In terms of the project, one building was funded by Japan and another by the Canadian and US Red Cross (Japan undertook the overall design of the hospital. Yamashita Sekkei designed the hospital, Yachiyo Engineering was the consultant, built by Tokura Corp., and medical equipment/materials etc. were supplied by Binko International Ltd.). The Japanese building was to house operation and procedure-related rooms, which made it necessary to create an Anti-Seismic structure, and thus Japanese technology was used for the foundation, creating a fortress-like hospital. The same shock-absorbent technology makes it possible for the whole box-shaped concrete structure to slide a length of 60 centimeters horizontally, supported by a disc-shaped laminated rubber layer and sliding system so that any movements on the ground will not be propagated throughout the building. This part is not usually seen from the outside, but it gave a great sense of relief (I was able to take a tour beneath of the building and see the construction first-hand).

I had the honor to join the Canadian Ambassador and Canadian Red Cross Haiti Representative, US Red Cross Representative, Haiti Red Cross Representative, the First Lady, and the Health and Population Minister at the September 2016 ribbon-cutting ceremony. The hospital was a very impressive building, built with the help of Japanese funds and applied Japanese technology, and in addition the residents of Jacmel proactively helped at the construction site to build the new hospital. The ceremony was an opportunity to pray for the use of St. Michel to the fullest extent after completing the mission to rebuild the facility. Deep appreciation was expressed for the Japanese government and Japanese citizens for their support and understanding for the Southeast Department and the nation of Haiti in the health sector.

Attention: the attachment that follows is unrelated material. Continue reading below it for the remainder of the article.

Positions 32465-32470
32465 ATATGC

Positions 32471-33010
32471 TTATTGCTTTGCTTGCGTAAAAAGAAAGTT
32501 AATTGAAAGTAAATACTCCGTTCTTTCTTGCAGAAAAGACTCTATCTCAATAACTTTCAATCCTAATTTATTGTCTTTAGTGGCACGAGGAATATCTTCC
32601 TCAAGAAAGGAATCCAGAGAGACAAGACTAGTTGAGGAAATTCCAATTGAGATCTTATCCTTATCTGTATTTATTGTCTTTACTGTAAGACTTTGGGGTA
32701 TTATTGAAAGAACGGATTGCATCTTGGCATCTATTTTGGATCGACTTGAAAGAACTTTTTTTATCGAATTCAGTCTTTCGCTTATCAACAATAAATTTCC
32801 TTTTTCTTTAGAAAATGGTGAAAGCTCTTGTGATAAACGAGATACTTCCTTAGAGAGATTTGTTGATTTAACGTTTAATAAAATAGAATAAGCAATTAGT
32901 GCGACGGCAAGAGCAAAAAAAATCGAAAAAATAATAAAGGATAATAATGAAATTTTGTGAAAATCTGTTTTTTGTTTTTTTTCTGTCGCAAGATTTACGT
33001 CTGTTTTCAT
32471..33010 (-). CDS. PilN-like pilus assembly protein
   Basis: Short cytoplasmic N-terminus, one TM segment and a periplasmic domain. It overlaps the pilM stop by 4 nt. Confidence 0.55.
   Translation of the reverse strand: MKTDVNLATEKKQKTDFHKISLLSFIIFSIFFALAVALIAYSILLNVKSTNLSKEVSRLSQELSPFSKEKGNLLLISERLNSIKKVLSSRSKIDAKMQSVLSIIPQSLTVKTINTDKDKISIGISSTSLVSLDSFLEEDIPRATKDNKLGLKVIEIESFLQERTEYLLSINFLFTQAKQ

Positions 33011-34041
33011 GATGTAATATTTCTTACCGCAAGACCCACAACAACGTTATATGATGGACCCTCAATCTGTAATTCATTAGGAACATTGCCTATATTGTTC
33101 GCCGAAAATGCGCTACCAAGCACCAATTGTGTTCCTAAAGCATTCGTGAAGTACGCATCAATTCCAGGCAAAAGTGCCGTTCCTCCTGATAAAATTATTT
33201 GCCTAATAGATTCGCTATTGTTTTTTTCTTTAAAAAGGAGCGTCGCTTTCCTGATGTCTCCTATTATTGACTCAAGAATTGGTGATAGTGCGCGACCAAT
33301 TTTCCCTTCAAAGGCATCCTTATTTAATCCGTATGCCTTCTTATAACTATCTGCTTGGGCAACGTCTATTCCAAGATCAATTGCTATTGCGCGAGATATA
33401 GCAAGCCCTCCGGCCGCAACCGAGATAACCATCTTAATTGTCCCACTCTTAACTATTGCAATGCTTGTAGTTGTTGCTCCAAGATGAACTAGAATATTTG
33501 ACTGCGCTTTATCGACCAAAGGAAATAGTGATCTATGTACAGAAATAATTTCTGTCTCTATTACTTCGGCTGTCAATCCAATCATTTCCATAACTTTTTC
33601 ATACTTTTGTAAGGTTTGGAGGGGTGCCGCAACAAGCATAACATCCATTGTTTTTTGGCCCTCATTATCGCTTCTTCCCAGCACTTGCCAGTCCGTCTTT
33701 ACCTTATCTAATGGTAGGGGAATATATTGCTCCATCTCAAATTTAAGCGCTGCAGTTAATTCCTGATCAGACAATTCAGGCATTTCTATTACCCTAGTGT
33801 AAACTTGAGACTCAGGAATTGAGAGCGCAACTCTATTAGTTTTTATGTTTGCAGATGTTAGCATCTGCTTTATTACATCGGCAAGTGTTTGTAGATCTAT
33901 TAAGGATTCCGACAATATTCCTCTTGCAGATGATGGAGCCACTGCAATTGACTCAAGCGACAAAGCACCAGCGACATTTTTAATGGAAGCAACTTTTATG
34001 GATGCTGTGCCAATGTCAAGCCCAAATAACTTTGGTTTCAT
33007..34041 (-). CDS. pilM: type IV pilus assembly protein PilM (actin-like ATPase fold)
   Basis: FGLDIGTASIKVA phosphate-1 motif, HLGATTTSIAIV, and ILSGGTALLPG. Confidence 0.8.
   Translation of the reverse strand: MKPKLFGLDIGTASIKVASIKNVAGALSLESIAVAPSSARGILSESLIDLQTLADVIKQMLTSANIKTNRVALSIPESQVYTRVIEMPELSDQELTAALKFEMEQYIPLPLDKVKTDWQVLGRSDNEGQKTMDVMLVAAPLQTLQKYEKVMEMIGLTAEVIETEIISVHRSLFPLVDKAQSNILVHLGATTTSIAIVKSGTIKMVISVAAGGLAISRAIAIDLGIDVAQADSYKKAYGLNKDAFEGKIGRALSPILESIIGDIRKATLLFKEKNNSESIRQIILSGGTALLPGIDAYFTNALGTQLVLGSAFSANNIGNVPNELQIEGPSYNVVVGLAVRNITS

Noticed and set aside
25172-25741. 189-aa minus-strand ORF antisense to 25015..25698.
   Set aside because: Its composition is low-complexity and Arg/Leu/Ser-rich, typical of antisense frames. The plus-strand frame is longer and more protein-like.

Furthermore, it is needless to say that one cannot expect much in terms of medical treatment from a hospital by looking at it as a mere container. Once there are proper doctors, nurses, and staff in place, then one can start to have expectations. Fortunately, JICA has in place an Expert Program which secures the continuation of technological cooperation. JICA’s program in Haiti includes working with the ministry on health policies and system implementation, as well as supporting the operation and systems of the Jacmel hospital and giving direct guidance in the maternal and child health sector. As part of JICA’s program in Haiti, local participants involved in JICA’s program are invited to Japan as trainees. In addition, a professor, an authority on maternal and child health of Morocco was dispatched to Haiti (I am happy to say that I have known this professor for some time in Morocco) as part of Trilateral Cooperation program.

As such, using Japan’s strengths and taking an organic and holistic approach is very effective and is the ideal way of executing international cooperation.

In reality, almost everyone (in every country) interacts with the medical and health sector, and on the other hand simultaneously it is the easiest sector where differences are felt in terms of a sense of safety, and medical background points of view (in some cases close to philosophy). Countries have various types of cooperation relations with each other, and consequently it is inevitable that they must take an approach that recognizes that there are facets which they share and others on which they differ. In this respect one can say that when looking at Haiti’s partnership system in detail that it has various issues it needs to resolve. This made it increasingly clearer to me that this is why it is imperative to work with Haiti on a continuous mid to long-term scale and interact at the base level.

In this regard, “slow and steady wins the race” in terms of Japan’s development cooperation has concrete results in the maternal and child health sector in Morocco. This lateral connection in the Francophone world was used in cooperation relationships; letting Haiti blossom in so-called Trilateral Cooperation, or in other words, I believe that JICA’s proactive engagement and the existence and efforts of JICA’s experts played a big part in developing and connecting the dots.